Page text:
So Pitted - Neo (Cover Artwork)

So Pitted

Neo (2016)

Sub-Pop Records

After a week of living with So Pitted’s debut record, neo, I’m still not entirely sure what to do with it. Their brand of hardcore punk with a side of metal is disorienting, creative, and wildly inconsistent.

This inconsistency is apparently baked into the band’s doctrine. So Pitted’s press materials boast about the band’s open philosophy regarding their songwriting: Every member, with their varied influence and musical backgrounds, contributes whatever they want. They often switch instruments and lead vocals between songs, and it shows.

From the first song, “cat scratch”, a listener would assume they are listening to a Jesus Lizard revival, but then subsequent song “pay attention to me” sounds like it was produced in collaboration with The Body. So Pitted are constantly changing gears, and it seems like as soon as this album gets some momentum, the listener is whiplashed into whichever different style fits So Pitted’s whims. It makes the album difficult to pin down and, frankly, a difficult listen.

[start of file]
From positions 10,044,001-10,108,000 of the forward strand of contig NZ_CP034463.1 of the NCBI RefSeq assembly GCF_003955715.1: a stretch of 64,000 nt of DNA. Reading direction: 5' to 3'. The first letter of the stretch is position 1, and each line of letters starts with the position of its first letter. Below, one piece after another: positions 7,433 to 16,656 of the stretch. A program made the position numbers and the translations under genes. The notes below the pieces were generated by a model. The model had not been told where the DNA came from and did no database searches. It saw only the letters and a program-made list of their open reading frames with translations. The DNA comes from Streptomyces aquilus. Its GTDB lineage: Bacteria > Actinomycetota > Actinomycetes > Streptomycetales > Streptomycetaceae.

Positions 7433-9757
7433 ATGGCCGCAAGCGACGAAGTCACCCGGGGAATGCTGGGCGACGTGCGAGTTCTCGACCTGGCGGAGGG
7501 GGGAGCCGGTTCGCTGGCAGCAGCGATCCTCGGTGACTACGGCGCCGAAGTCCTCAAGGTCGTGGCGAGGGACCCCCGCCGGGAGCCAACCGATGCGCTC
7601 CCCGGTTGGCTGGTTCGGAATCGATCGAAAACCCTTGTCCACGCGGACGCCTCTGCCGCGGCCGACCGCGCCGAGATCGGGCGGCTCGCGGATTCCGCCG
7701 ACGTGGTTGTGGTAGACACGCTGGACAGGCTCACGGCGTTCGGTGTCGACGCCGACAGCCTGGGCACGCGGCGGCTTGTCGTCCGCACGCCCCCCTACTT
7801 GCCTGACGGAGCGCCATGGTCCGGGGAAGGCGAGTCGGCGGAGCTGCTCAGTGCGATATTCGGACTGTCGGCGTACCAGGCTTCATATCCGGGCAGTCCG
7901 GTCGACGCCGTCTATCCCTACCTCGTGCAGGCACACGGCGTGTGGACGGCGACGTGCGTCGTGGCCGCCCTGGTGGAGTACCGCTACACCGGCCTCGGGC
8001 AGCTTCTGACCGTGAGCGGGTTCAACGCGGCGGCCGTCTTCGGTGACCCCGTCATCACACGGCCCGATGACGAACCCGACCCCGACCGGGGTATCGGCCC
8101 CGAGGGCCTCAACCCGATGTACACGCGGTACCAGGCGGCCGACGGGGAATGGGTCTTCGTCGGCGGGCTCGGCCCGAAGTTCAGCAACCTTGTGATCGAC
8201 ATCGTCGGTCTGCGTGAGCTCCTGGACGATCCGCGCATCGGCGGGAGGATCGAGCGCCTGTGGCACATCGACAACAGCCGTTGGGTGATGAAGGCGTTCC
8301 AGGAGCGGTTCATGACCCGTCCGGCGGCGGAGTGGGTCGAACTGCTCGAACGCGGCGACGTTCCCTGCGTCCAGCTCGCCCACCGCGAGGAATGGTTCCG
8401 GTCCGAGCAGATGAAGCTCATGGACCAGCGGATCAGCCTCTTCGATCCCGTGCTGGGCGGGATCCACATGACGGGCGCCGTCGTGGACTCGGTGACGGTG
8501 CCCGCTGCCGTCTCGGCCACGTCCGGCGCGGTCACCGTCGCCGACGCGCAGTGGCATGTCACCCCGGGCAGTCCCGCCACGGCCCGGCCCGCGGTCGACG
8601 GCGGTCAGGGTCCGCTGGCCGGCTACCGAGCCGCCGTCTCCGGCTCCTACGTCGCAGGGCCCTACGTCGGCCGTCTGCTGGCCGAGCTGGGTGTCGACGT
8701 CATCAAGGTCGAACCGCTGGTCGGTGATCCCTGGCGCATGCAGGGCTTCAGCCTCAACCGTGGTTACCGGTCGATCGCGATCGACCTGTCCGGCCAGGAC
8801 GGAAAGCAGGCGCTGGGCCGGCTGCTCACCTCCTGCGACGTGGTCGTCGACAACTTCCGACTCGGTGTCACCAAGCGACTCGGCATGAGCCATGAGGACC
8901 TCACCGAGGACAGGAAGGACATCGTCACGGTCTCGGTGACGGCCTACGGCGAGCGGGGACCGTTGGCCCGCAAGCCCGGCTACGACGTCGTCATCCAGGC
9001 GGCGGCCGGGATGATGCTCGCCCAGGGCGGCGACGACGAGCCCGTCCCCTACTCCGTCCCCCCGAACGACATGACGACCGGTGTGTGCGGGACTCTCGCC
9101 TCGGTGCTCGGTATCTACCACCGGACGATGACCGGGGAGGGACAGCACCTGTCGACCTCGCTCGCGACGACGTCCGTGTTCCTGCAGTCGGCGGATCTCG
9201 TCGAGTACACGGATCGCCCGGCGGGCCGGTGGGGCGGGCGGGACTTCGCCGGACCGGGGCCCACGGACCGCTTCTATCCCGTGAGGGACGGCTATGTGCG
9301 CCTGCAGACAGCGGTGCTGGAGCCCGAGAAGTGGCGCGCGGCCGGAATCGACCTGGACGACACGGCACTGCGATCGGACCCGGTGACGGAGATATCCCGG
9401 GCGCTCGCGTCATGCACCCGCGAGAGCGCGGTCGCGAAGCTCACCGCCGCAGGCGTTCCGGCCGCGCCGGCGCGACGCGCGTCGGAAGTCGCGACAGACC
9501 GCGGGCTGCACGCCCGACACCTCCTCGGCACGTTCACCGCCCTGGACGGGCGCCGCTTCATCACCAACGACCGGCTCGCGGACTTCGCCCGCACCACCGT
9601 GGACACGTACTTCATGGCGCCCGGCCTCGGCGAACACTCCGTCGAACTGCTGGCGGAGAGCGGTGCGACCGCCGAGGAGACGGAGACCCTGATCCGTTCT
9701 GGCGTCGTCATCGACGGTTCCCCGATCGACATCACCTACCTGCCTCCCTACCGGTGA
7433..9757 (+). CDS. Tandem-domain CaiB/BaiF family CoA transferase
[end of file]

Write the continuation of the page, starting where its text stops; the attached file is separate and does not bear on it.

That’s not to say this is a bad album, though. In fact, neo is heavily populated with great songs. “woe” was a standout for me. The song’s droning, repetitive vocals are coupled with a heavy-as-shit bassline and punctuated by some mind-bendingly discordant riffs on guitar. Back-to-back METZ-style rockers “holding the void” and “no nuke country” are driving and catchy. They even sneak some indie-punk riffs into “the sickness.”

Only towards the end of the album do they seem to run out of ideas, as the last few songs either run together or are retreads of previously worn ground. “get out of my room” has almost the exact same structure and style as “woe”, but with much less tension and a weaker payoff, while closer “chop down that tree” doesn’t hit nearly as hard as it should, considering it’s wild drumming and chugging riffs.

At the end of the day, I cannot disparage a punk band for doing whatever the hell they want, and I enjoy most of the songs on this album. I don’t expect a long and fruitful relationship with neo, but I am interested what a more focused version of this band can produce.